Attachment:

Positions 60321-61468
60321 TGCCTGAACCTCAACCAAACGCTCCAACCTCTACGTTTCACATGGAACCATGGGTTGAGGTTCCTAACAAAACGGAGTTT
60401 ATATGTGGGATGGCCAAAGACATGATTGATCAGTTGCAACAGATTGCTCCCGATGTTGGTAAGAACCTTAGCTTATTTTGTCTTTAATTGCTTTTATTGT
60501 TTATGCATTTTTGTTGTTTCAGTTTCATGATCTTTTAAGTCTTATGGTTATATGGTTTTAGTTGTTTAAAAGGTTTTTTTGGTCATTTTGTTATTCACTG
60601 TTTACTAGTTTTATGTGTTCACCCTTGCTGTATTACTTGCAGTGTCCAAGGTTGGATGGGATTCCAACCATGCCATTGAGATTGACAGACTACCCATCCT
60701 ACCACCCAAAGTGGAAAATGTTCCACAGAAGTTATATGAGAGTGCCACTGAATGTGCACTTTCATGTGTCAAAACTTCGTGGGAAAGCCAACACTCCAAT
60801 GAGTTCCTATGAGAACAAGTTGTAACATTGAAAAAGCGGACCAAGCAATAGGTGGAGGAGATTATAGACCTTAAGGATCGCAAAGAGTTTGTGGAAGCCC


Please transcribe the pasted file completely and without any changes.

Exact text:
Positions 60321-61468
60321 TGCCTGAACCTCAACCAAACGCTCCAACCTCTACGTTTCACATGGAACCATGGGTTGAGGTTCCTAACAAAACGGAGTTT
60401 ATATGTGGGATGGCCAAAGACATGATTGATCAGTTGCAACAGATTGCTCCCGATGTTGGTAAGAACCTTAGCTTATTTTGTCTTTAATTGCTTTTATTGT
60501 TTATGCATTTTTGTTGTTTCAGTTTCATGATCTTTTAAGTCTTATGGTTATATGGTTTTAGTTGTTTAAAAGGTTTTTTTGGTCATTTTGTTATTCACTG
60601 TTTACTAGTTTTATGTGTTCACCCTTGCTGTATTACTTGCAGTGTCCAAGGTTGGATGGGATTCCAACCATGCCATTGAGATTGACAGACTACCCATCCT
60701 ACCACCCAAAGTGGAAAATGTTCCACAGAAGTTATATGAGAGTGCCACTGAATGTGCACTTTCATGTGTCAAAACTTCGTGGGAAAGCCAACACTCCAAT
60801 GAGTTCCTATGAGAACAAGTTGTAACATTGAAAAAGCGGACCAAGCAATAGGTGGAGGAGATTATAGACCTTAAGGATCGCAAAGAGTTTGTGGAAGCCC